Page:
Toots

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Marvell
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Toots

Postby Marvell » Fri Apr 13, 2007 12:19 pm

I kicked my 2007 Film Festival off with a screening of Toots at the Stage Door.

First of all - kudos to the volunteers who were working the Stage Door on Thursday night. I've griped about the effectiveness of festival volunteers in the past, but last night (at the Stage Door at least) they were prepared, efficient, organized and helpful. When your biggest complaint regarding the volunteers is that they gave you too much real butter on your popcorn, you know you've hit the film fest jackpot. I think it helps that Director Hamel was the Volunteer Coordinator before she took over from Mary Carbine.

The movie itself was great. There was some truly amazing interview footage; it was quite striking to see both Frank Gifford and Tony Garragiola become emotional almost to the point of tears in describing Toot's kindness to them. Gifford in particular came off as a sensitive, thoughtful and eloquent guy - which years of watching him on Monday Night Football had not prepared me for. I also liked the parade of journalists who helped place Shor's career within a cultural and historical context. In a way, Toots Shor sort of reminds me of Timothy Leary - they both became famous (at least in part) because aspects of their personality interacted with specific developments going on in the culture around them in a complimentary way; if their careers had started ten or even five years in either direction I doubt they would have had anywhere near the same impact.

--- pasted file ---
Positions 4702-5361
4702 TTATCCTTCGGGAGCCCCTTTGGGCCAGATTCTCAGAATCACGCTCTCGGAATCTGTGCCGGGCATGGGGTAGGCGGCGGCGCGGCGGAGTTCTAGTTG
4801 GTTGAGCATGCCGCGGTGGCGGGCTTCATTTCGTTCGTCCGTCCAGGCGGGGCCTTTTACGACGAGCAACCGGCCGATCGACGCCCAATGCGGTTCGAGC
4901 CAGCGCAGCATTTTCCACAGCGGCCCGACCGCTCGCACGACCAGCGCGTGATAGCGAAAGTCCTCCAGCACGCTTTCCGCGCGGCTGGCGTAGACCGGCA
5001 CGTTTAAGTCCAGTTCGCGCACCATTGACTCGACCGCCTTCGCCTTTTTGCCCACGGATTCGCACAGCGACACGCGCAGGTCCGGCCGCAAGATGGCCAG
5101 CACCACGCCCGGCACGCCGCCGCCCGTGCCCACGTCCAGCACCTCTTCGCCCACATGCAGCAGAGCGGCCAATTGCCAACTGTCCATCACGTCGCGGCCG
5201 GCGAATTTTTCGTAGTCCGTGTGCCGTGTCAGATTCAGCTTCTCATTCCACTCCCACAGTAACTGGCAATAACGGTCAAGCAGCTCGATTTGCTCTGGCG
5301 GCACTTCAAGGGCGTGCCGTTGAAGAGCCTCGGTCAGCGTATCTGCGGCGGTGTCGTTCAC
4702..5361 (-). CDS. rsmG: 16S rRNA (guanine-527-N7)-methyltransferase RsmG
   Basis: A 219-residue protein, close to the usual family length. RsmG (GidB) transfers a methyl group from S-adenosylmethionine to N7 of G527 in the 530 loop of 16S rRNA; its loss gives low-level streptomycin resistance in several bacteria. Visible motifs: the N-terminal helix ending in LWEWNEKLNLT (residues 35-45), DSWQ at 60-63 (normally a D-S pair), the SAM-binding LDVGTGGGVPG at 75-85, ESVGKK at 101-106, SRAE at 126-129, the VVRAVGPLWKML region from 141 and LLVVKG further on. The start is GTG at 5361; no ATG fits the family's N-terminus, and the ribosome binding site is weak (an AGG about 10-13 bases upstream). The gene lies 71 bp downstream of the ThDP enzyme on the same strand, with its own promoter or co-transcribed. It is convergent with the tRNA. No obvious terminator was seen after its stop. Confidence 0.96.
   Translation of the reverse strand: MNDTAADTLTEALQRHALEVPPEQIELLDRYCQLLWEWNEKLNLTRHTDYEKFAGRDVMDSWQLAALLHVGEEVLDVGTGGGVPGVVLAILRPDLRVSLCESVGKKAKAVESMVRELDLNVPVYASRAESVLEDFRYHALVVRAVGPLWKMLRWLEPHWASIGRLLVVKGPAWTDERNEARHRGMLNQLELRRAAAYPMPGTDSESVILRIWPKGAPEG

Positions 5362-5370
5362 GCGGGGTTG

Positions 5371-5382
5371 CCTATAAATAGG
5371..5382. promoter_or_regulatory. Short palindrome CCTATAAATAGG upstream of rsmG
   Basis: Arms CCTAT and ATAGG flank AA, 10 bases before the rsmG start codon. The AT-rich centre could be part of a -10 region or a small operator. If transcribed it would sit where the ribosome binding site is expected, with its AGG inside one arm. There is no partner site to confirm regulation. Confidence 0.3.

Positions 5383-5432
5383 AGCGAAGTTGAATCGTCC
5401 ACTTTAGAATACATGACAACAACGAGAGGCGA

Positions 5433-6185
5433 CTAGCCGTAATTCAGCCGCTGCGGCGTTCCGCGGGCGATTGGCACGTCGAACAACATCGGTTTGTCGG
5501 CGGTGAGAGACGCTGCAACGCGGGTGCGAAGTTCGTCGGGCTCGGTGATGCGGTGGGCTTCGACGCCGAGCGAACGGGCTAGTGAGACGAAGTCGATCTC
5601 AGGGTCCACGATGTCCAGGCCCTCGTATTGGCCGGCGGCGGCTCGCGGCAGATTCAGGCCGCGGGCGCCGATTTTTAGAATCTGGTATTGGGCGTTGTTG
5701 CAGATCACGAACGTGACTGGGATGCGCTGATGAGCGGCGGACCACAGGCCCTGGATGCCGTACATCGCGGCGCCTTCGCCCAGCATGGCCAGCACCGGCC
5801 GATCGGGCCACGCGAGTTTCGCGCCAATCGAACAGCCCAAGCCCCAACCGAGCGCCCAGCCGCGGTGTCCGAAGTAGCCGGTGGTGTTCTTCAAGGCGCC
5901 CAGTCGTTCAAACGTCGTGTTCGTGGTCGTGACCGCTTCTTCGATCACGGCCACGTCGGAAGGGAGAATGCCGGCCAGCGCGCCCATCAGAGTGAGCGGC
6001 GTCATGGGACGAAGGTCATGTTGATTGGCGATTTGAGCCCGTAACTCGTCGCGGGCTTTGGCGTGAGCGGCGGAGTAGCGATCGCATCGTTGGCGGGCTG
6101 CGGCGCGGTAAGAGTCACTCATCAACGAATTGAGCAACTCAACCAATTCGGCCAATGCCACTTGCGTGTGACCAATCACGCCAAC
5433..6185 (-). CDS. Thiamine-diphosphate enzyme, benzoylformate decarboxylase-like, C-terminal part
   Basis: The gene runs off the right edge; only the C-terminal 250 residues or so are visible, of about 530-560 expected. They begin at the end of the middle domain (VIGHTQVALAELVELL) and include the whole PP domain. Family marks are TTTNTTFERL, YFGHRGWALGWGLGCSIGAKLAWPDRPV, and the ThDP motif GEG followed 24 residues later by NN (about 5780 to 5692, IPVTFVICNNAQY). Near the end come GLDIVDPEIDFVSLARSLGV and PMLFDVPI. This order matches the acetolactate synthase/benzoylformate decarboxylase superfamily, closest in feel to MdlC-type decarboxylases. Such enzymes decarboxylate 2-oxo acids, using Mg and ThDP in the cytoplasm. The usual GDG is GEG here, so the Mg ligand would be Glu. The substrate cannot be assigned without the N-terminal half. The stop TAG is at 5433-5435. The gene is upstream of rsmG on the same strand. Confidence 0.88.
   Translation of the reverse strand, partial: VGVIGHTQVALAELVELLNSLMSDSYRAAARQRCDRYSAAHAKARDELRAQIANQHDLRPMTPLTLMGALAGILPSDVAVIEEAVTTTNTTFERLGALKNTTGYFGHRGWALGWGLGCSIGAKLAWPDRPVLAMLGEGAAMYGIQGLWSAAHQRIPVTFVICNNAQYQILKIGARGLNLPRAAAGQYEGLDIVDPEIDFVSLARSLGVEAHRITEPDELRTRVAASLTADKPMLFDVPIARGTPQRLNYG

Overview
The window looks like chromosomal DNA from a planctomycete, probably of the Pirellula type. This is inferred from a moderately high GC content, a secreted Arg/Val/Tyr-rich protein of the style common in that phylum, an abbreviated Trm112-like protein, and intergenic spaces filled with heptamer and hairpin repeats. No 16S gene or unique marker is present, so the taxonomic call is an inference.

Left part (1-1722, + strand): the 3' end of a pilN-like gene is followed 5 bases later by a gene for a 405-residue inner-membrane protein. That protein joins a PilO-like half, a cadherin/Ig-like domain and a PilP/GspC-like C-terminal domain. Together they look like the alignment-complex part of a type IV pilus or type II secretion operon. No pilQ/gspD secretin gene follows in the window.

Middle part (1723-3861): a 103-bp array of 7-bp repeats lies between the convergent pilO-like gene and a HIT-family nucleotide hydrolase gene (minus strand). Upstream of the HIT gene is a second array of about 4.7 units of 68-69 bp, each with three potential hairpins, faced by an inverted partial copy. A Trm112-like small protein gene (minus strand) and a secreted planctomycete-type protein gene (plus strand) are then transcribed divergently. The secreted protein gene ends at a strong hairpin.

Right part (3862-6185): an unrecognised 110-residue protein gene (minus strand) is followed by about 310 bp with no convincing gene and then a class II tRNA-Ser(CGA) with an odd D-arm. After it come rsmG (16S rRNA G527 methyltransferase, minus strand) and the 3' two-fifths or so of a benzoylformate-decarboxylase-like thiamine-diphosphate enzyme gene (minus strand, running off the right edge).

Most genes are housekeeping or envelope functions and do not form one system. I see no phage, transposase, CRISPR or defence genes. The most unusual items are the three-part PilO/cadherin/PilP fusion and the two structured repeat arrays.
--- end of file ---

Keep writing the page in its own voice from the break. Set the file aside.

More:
The other thing I learned - Leroy Neiman has a really cool moustache.

jjoyce
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Postby jjoyce » Fri Apr 13, 2007 12:44 pm

What killed me was that cheap fleece pullover Gifford wore in most of his interview segments. What was that, part of Wal-Mart's Kathy Lee collection?

E-gads

small cheese
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Postby small cheese » Sat Apr 14, 2007 11:46 am

I had never heard of the guy before, which made me a little nervous towards the end. I was really enjoying it, but when it became clear to me that his death was going to be part of the documentary, I started feeling a little emotional. During the 60s when things were not going well for him, I was thinking that he was going to commit suicide. I don't know why I thought that, but I was feeling like I was on the edge of an emotional breakdown of the sorts that builds up after 3 grueling weeks at work and the stress that comes with it. I was scared I was going to lose it at the time this big, strong and likable man offed himself. I was never so relieved to learn of someone dying of cancer.

Marvell
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Postby Marvell » Sat Apr 14, 2007 1:35 pm

I don't think your emotional reaction is really that surprising. The filmmaker is, I gather, Shor's granddaughter - and it shows in the film; there's a tremendous amount of personal investment in Toots. It really comes through in the interview footage - I doubt another filmmaker could have gotten media figures like Mike Wallace or Frank Gifford or Tony Garagiola to respond so naturally on camera. When Mike Wallace smiled and said "your grandfather" in reference to a question about Shor, it hit me like a revelation; Wallace, in that moment, was actually handsome - he displayed an ease with himself that I had never seen, in all the hundreds of times I've seen him on television. And when Garagiola almost broke down talking about how Shor took an interest in him despite his relative lack of public status, I got a little manly-misted myself.

Which is always the odd thing about popular media - you come to 'know' people you will never actually know. And what Toots drives home is how this one guy, Toots Shor, managed to neatly negotiate a career out of blurring that line - he became a star by being a Regular Guy who knew the stars.

Here was this Orthodox Jewish kid from Philly, and he had enough juice to get Frank Sinatra, Bing Crosby, Joe DiMaggio and Joe Louis to sit down for dinner together. And then have Babe Ruth stop by.

That's some strong americana-fu, hoss.


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